Different salts, minerals and electrolytes all have different purposes. For instance, fluoride (a key ingredient in toothpaste) can increase the rate of virus reproduction in both human rhinovirus (usually responsible for the common cold) and HSV-1 (responsible for cold sores), whereas iodide (common in thyroid treatments) can decrease the rate of virus reproduction (this then links to viral load, and therefore severity of symptoms and transmissibility).
These trends are common in many biological, chemical, industrial, agricultural and geo-physical settings, yet have been historically difficult to predict, eluding scientists for over a century. By using quantum mechanics some fundamental properties at the atomic level have been found that quantify these effects.
Most of us use sugar and salt daily. Both readily dissolve in water, but how they behave when they do is very different. Sugar dissolves into uncharged identical sucrose molecules, whereas table salt dissolves into its constituent ions – sodium which is positively charged, and chloride which is negatively charged. There are thousands of other salts made up of combinations of hundreds of different ions.
It is a scientific challenge to capture, describe and predict how the addition of a certain salt will change the behaviour of a solution and give rise to these various applications. These “specific ion effects” are important in many industrial and technological processes, as well as being fundamental to understanding living systems.
Despite salty water covering about 70 per cent of our earth’s surface and aiding complex life formation billions of years ago, predicting electrolyte behaviour has been incredibly difficult. Some common trends in electrolyte behaviour were found by Franz Hofmeister and his student, Siegmund Lewith, 130 years ago, but the essence of what differentiates one ion’s behaviour from another’s still challenges scientists to this day.
Understanding the origins of these electrolyte behaviours that underpin our day to day lives allows for more control of ourselves and the surrounding environment, and will inherently save both time and money for many industrial processes and future research. It’s like knowing the rules for a game: to truly master the game, you need to know the rules, then be able to use them to your advantage.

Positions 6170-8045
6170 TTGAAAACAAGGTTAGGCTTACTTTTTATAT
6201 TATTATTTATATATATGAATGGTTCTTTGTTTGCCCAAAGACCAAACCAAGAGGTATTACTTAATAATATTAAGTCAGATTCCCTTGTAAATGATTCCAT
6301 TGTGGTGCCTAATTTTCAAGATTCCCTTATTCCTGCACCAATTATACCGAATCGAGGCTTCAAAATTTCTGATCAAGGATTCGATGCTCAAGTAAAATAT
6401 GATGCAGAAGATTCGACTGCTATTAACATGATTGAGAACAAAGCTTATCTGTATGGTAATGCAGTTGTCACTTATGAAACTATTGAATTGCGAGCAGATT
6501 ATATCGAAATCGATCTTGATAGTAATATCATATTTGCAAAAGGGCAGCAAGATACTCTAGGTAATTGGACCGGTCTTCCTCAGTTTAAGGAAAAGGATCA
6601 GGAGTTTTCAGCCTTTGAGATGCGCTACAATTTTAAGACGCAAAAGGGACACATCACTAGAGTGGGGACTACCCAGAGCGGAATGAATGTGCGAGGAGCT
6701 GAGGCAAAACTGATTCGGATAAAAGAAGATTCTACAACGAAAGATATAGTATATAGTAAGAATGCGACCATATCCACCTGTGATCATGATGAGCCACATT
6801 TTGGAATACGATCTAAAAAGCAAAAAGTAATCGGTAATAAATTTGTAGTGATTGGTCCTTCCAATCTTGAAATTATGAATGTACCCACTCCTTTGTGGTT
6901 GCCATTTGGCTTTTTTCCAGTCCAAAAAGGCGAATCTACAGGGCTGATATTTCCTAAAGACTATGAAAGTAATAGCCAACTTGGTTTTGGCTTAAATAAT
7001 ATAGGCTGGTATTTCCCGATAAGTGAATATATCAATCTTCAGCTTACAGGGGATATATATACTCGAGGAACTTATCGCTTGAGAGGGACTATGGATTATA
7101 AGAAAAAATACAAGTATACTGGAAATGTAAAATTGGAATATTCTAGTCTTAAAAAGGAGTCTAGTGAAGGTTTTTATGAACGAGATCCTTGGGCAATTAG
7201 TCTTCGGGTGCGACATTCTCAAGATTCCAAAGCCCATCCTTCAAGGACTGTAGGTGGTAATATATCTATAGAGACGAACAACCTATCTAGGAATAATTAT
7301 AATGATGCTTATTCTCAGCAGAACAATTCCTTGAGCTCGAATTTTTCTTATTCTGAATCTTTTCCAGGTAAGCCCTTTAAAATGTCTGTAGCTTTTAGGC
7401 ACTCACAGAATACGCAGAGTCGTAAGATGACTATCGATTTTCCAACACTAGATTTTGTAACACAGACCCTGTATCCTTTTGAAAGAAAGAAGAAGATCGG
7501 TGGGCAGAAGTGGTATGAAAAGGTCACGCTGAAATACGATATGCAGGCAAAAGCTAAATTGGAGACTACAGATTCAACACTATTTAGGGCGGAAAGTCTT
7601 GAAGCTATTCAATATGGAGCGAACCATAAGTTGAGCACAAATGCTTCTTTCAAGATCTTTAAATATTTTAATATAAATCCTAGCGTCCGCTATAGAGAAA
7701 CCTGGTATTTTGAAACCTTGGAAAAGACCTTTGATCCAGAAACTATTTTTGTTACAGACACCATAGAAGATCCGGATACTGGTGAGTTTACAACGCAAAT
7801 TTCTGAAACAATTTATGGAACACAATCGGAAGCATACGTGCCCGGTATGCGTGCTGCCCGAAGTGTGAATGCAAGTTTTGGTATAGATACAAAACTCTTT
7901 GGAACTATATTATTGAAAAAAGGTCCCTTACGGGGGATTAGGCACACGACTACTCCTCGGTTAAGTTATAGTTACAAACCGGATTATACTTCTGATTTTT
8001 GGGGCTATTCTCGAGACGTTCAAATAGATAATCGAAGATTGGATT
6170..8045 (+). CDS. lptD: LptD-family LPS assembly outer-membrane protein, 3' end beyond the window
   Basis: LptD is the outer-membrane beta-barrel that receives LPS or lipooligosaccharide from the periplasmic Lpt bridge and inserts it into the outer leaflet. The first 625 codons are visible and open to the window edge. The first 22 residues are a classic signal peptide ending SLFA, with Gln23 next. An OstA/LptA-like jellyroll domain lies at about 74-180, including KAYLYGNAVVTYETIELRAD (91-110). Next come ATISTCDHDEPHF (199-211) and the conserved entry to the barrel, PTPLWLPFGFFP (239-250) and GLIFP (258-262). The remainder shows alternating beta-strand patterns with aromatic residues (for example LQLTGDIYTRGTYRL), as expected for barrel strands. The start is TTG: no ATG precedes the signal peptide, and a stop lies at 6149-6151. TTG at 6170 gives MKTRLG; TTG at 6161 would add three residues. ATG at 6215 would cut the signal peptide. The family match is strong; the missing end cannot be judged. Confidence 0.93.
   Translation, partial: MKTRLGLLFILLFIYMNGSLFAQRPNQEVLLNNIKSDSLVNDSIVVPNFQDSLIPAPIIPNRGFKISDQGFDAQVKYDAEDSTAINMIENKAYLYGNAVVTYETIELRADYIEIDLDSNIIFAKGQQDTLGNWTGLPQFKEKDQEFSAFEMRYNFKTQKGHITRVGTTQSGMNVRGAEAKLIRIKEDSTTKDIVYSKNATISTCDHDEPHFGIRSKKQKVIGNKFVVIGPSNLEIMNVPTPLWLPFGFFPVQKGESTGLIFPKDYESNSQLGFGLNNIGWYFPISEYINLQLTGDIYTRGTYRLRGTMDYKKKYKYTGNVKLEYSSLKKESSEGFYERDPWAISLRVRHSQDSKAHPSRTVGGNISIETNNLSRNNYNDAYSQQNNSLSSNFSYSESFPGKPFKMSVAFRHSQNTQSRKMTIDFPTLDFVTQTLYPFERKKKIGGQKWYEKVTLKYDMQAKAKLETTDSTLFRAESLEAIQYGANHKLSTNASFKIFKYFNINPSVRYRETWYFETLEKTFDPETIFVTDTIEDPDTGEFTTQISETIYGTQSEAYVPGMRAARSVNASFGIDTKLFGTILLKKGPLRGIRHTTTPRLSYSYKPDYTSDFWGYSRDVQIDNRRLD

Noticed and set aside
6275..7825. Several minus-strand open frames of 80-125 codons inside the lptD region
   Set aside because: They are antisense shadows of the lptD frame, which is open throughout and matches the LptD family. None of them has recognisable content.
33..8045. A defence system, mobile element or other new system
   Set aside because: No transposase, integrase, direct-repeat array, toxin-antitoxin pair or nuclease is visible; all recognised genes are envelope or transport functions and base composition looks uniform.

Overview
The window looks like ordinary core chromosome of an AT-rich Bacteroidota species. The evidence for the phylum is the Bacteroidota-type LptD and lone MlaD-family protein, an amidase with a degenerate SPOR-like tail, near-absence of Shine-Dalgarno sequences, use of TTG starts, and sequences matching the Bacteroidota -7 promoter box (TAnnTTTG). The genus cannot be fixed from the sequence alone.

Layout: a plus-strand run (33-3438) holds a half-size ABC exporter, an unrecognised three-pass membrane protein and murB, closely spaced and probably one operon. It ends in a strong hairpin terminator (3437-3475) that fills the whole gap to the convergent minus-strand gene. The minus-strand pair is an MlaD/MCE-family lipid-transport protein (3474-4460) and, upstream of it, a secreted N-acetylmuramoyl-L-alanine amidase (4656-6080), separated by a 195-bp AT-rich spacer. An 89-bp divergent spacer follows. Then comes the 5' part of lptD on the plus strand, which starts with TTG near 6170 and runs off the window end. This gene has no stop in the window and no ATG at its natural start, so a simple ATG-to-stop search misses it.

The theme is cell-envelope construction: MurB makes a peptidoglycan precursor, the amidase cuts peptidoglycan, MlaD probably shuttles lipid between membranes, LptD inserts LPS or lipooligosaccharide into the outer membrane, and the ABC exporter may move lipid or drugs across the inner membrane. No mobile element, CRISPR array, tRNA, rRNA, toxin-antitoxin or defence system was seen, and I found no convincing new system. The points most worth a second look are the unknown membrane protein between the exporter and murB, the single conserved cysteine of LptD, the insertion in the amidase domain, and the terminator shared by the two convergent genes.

We have now quantified this series for anions building a framework for predictions. Predictions that could expedite endeavours in multiple industries.
This is where new quantum chemical research comes into play. Quantum chemistry is done using supercomputers to safely model chemical systems. It allows us to see and calculate things that aren’t yet accessible via experiments. In this case, the aim was to: a) calculate the strength and “flavour” of ions interactions and, b) look at each atom within the ions separately and parameterise their strengths.
In part a) it appeared that electrostatics (the force that works when you rub a balloon against your jumper and then it sticks to the roof) seemed to be the key “flavour”. Part b) used Coulomb's equation from the 1780's that tells us opposite charges attract and that the closer they are, the greater the attraction. This allowed the derivation of a new parameter “sho”, ϸ, (which importantly allows for puns), that describes the essence of the anions.
Of course, up until here, it’s theoretical. So, time to ϸ off.
Applying this parameter to many different experiments appeared to capture the behaviour of these ions. A previously elusive task. This applied to systems as simple as salt dissolved in water, to systems involving complex biomolecules such as viruses, proteins and enzymes (how stable they were, or how fast they’d work).
But what are the implications for our daily lives?
Given the fundamental nature of this discovery, it should see benefits to fields and industries where ions are involved. Over 50 per cent of all pharmaceutical drugs exist as salts. The broad biological implications are also highly relevant to nutrition. Emerging smart surface and solution technology can have their function tuned by salt, broadening the scope of their applicability.
With the emergence of electric vehicles (EVs), the battery race is gaining speed (pun intended). These EVs are reliant on the battery (and/or capacitors, supercapacitors and fuel cell) technology to go the fastest, farthest and be the smallest, whilst charging quickly and repeatedly. Inherently, these are reliant on specific ion effects for optimising how much flowing charge you can pack in a small space. So, they’re important for “bettery” development if you will.
EVs are one of the combatants of climate change. Another combatant to global warming is the glaciers at the ice caps that reflect a large portion of the sun’s radiation. And guess what… their stability is also dependent on specific ion effects. As is the stability of soil that might determine its disposition to erosion.
Specific ion effects affect almost all aspects of our lives, and while this research didn’t quite finish the specific ion effects rulebook, it did find a very important rule – The Electrostatic Origins of Specific Ion Effects.
Kasimir Gregory is a PhD candidate in the School of Environmental and Life Sciences at The University of Newcastle.
Research funded by an Australian Government Research Training Program (RTP) Scholarship and Australian Research Council funding (ARC DP190100788, LE170100032 (INTERSECT)).Do you have an idea for a story?
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